// read next input file

FileStream fs = new FileStream(fileNames[i],
FileMode.Open, FileAccess.Read, FileShare.Read);
Byte[] inputBuffer = new Byte[fs.Length];

fs.Read(inputBuffer, 0, (int)fs.Length);
fs.Close();

//append to output stream previously opened as fsOut

fsOut.Write(inputBuffer, 0, (int) inputBuffer.Length);
progBar.Value++;
} // for int i

As you can see, the objects fs and inputBuffer are both created as
"new" each time through the loop, which could be many times. I didn't
think this would work; I just tried it to see what kind of error
message I would get, and I was surprised when it ran. Every test run
has produced perfect results.
So what is happening here? Is the memory being reused, or am I piling
up objects on the heap that will only go away when my program ends, or
am I creating a huge memory leak?
I can see that fs might go away after fs.Close(), but I don't
understand why I'm allowed to recreate the byte array over and over,
without ever disposing of it. I have verifed with the debugger that
the array has a different size each time the input file size changes,
so it really is being reallocated each time through the loop, rather
than just being reused. I've tried to find explanations of how "new"
works in a loop, but I haven't been able to so far. Any help,
including pointers to the VS docs or a popular book on C#, would be
appreciated.
Jul 7 '06 #38

P: n/a
Barry Kelly wrote:
Göran Andersson <gu***@guffa.comwrote:
>Barry Kelly wrote:
>>I mean that the "FileStream fs" in the OP may be GCd before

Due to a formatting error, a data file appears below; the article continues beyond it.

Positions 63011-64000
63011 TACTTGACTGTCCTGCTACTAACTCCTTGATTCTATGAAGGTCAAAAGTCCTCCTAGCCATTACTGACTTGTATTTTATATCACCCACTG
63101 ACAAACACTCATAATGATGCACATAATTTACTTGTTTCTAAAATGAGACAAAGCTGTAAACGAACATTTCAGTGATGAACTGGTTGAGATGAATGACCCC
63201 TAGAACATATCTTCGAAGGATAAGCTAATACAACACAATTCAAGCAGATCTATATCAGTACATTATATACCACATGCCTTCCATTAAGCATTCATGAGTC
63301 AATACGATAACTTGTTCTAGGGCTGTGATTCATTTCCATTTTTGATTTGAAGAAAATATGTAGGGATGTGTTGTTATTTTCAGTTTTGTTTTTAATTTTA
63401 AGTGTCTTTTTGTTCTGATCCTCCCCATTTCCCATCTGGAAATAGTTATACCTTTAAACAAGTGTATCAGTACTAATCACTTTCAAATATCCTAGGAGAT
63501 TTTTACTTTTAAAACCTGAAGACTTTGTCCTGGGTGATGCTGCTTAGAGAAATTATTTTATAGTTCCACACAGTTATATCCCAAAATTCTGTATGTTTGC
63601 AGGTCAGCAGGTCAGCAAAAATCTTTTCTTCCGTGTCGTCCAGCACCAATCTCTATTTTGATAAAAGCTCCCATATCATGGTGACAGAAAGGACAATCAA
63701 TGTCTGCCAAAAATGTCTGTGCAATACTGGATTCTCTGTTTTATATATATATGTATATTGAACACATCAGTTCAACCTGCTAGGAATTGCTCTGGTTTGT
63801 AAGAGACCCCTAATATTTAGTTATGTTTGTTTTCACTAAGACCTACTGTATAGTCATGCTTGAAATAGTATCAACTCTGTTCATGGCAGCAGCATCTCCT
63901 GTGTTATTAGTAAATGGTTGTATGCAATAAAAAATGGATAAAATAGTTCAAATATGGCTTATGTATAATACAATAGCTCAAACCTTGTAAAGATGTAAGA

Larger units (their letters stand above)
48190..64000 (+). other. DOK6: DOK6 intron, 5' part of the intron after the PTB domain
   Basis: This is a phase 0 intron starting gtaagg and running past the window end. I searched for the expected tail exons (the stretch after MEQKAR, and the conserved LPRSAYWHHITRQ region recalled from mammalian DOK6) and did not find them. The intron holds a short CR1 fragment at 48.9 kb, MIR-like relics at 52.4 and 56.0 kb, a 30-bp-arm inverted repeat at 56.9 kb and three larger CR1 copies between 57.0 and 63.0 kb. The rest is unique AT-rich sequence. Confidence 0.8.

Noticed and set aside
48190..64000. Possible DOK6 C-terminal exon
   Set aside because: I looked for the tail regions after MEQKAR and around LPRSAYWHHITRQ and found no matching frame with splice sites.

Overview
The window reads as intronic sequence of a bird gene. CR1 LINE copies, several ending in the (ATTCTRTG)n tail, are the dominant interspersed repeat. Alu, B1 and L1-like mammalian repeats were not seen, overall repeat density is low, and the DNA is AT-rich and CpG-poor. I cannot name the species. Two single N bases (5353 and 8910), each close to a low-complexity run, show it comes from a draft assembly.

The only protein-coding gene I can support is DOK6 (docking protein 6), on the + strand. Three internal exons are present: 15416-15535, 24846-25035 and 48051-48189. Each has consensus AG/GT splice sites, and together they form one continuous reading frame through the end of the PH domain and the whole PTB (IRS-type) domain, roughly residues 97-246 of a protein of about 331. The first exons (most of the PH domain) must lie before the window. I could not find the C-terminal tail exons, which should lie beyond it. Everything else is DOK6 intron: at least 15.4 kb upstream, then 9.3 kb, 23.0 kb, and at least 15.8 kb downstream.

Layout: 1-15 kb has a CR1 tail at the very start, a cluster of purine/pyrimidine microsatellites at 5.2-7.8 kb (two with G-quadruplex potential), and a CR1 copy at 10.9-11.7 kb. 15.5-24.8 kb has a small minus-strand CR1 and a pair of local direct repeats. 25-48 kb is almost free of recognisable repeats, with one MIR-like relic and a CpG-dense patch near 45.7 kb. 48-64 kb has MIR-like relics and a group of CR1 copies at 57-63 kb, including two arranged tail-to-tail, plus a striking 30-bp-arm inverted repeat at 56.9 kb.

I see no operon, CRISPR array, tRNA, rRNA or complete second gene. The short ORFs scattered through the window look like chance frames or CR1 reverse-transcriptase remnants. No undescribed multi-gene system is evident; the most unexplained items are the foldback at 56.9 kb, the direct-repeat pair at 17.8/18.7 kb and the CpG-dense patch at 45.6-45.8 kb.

progBar.Value++, like Jon says. The variable's lifetime may be smaller
than its scope. Scope is a lexical concept that exists only at compile
time.
Does that mean that the compiler adds code to remove the reference from
the fs variable? As long as the reference is there, the garbage
collector won't collect the object.

If the 'fs' variable is enregistered, or its location on the stack is
reused for another variable in the interest of reducing stack
consumption, then it may be overwritten and thus won't be visible to the
GC any more.
Yes, it might. On the other hand it might not.

In this case it's not very likely that the stack space will be reused
inside the loop, is it? It's needed for the fs variable in the next
iteration of the loop.
The JIT doesn't maintain the lifetime of a variable for its entire
lexical scope, except maybe if you've compiled to debug and are running
under the debugger.

You'd be surprised by what the GC will collect. I know I was. I've been
investigating a bug since yesterday evening that was most enlightening,
with respect to this behaviour. It can even collect objects referred to
by the object whose instance method is currently on the stack, under the
right circumstances.

-- Barry
Jul 7 '06 #39

P: n/a